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Court Extends Order Blocking Release of Albert Woodfox, 'Angola 3' Member

A federal judge this week ordered Woodfox's release and barred the state from trying him a third time in the 1972 death of a prison guard.

The remaining incarcerated member of a group of Louisiana prisoners known as the Angola 3 was ordered to remain behind bars Friday when a federal appeals court blocked a judge's earlier order that he be released.

Supporters of the inmate, Albert Woodfox, had set up a podium outside a small Louisiana jail, expecting that he would walk out a free man and speak to the world.

"We are so sorry that did not happen today," one of his lawyers, Carine Williams, told reporters gathered outside the gate.

Instead, Woodfox, 68, who has spent more than four decades in solitary confinement for the 1972 killing of Brent Miller, a guard at Louisiana State Penitentiary in Angola, will remain in the jail while his appeals process continues moving through the courts.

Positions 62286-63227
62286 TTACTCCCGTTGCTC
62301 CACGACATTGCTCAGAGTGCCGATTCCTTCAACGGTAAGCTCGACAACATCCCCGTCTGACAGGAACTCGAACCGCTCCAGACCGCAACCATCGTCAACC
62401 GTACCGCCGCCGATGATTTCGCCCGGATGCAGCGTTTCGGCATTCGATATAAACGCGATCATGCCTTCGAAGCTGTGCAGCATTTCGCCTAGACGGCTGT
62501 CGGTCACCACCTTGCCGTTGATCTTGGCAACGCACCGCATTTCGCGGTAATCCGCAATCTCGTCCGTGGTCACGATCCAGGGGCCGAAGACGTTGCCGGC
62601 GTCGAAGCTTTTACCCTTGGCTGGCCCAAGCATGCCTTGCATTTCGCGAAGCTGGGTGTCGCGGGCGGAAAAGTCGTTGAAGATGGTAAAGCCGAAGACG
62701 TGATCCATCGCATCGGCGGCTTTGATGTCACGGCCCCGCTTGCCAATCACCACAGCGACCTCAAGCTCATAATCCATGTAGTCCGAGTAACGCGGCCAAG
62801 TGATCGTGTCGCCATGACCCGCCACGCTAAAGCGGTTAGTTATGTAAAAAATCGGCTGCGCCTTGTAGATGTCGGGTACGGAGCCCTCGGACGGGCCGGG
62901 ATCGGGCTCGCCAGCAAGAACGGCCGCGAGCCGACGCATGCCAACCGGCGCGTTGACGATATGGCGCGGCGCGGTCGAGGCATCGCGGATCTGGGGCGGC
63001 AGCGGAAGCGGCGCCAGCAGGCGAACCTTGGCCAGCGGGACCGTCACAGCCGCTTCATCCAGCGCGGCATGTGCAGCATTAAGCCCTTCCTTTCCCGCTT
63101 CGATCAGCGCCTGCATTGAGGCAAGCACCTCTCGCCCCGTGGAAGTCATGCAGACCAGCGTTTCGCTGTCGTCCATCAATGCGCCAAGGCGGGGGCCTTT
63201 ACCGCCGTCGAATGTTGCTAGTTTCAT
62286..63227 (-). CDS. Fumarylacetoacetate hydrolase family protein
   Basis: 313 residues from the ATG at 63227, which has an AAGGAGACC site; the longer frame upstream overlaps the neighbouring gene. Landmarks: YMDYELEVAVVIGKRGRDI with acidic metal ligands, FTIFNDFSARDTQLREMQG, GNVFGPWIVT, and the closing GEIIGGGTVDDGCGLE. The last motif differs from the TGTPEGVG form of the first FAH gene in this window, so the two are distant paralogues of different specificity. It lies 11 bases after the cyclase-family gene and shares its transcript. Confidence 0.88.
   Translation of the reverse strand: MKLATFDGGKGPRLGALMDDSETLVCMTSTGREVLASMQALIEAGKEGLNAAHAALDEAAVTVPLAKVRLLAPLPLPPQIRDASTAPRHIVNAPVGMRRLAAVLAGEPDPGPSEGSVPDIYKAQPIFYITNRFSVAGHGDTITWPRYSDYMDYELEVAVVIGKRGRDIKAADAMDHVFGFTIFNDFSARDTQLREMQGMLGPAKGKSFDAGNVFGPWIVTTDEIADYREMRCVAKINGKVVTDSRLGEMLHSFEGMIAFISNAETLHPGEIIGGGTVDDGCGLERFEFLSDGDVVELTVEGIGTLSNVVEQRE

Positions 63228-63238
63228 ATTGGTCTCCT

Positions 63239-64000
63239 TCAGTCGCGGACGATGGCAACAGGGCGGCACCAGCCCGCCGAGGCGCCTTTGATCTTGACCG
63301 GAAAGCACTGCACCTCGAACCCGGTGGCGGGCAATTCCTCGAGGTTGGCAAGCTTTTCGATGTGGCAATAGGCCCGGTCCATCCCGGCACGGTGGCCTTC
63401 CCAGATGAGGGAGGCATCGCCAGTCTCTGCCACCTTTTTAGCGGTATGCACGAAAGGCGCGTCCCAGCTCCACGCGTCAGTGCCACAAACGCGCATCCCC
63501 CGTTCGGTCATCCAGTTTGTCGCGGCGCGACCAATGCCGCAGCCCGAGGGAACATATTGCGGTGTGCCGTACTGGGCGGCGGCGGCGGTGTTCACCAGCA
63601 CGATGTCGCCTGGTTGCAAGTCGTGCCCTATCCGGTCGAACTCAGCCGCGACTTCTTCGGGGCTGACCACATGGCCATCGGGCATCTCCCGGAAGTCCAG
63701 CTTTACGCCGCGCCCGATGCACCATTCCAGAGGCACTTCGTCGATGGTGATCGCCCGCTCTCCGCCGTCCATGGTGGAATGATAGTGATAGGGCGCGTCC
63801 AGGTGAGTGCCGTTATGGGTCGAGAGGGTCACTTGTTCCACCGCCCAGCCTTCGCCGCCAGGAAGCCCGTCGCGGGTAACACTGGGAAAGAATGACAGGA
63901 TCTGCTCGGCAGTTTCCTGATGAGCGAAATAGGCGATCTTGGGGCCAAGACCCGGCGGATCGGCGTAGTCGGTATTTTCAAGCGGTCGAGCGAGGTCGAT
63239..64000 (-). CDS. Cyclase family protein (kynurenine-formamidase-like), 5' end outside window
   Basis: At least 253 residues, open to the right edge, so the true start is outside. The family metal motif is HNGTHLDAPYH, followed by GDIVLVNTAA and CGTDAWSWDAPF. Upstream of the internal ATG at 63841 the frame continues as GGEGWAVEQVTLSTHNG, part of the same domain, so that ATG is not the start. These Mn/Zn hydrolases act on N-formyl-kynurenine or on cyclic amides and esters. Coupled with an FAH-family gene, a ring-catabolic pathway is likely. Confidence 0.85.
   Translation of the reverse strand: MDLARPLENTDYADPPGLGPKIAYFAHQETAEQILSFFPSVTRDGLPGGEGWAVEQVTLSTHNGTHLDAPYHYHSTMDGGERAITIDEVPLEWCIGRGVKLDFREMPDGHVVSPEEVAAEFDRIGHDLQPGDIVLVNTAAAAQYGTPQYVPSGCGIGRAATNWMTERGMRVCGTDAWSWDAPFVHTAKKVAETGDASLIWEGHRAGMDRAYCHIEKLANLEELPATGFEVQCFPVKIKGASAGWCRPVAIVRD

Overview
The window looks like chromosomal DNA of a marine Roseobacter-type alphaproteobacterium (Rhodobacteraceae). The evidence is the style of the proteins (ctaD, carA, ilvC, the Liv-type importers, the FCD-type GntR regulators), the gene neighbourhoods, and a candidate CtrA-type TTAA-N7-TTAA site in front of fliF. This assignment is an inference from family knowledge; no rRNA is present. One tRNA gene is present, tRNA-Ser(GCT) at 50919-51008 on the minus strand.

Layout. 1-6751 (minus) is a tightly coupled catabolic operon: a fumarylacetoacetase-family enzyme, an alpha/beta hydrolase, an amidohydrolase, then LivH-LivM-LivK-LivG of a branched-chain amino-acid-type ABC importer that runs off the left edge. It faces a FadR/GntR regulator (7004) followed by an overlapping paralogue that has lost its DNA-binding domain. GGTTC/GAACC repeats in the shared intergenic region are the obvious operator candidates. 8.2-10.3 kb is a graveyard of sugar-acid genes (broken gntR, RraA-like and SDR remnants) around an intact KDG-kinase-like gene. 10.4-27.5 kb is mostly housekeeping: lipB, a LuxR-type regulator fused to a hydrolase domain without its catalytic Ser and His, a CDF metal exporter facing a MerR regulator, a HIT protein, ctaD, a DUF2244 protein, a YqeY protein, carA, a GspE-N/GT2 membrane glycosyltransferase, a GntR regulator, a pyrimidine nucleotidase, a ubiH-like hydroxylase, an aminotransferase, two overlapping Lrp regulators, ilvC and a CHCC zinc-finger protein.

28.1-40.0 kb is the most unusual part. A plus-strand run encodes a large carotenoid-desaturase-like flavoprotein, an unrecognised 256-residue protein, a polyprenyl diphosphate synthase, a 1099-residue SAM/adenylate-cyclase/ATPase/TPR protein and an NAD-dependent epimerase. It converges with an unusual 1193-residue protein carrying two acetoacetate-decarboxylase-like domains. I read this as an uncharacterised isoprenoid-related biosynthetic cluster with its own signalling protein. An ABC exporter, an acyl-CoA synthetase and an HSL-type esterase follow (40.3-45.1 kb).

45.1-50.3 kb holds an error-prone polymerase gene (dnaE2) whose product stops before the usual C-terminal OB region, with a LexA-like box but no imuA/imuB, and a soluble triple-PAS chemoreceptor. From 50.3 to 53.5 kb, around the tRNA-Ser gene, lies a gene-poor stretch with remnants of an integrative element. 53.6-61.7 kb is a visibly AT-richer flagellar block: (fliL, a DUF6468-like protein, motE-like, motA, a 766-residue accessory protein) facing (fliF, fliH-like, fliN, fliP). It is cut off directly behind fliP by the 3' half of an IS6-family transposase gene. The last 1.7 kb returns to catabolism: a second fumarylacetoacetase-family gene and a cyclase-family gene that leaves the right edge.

This undated photo provided by the International Coalition to Free the Angola 3 shows Albert Woodfox. AP

He and two other men, Robert King and Herman Wallace, became known as the Angola 3 for their long stretches in isolation in Angola and other prisons. King was released in 2001 after a court reversed his conviction for the killing of a fellow inmate in 1973. Wallace was released in 2013 when a judge granted him a new trial, then died days later.

Woodfox has been convicted twice of the guard's murder, and each time the verdict has been overturned.

Earlier this week, a U.S. district court judge ordered Woodfox released and said the state cannot try him a third time. Louisiana Attorney General Buddy Caldwell appealed that decision. An appeals court temporarily ordered him held, and on Friday a federal circuit court panel sided with the state, blocking Woodfox's release pending his appeal.

That satisfied two Miller family members, who also waited outside the jail for word.

"Thank the good lord," said Wanda Callender, Miller's sister.

Asked their reaction to claims that prejudice had tainted Woodfox's earlier verdicts, Miller's brother, Stan Miller, responded: "To us, he has had a fair trial."

Aaron Sadler, a Caldwell spokesman, released a statement saying the office was "pleased" with the circuit court's decision.

"It has always been the state’s priority to ensure justice for the brutal slaying of Brent Miller and to hold accountable this murderer who has an extensive history of violent crimes," Sadler said.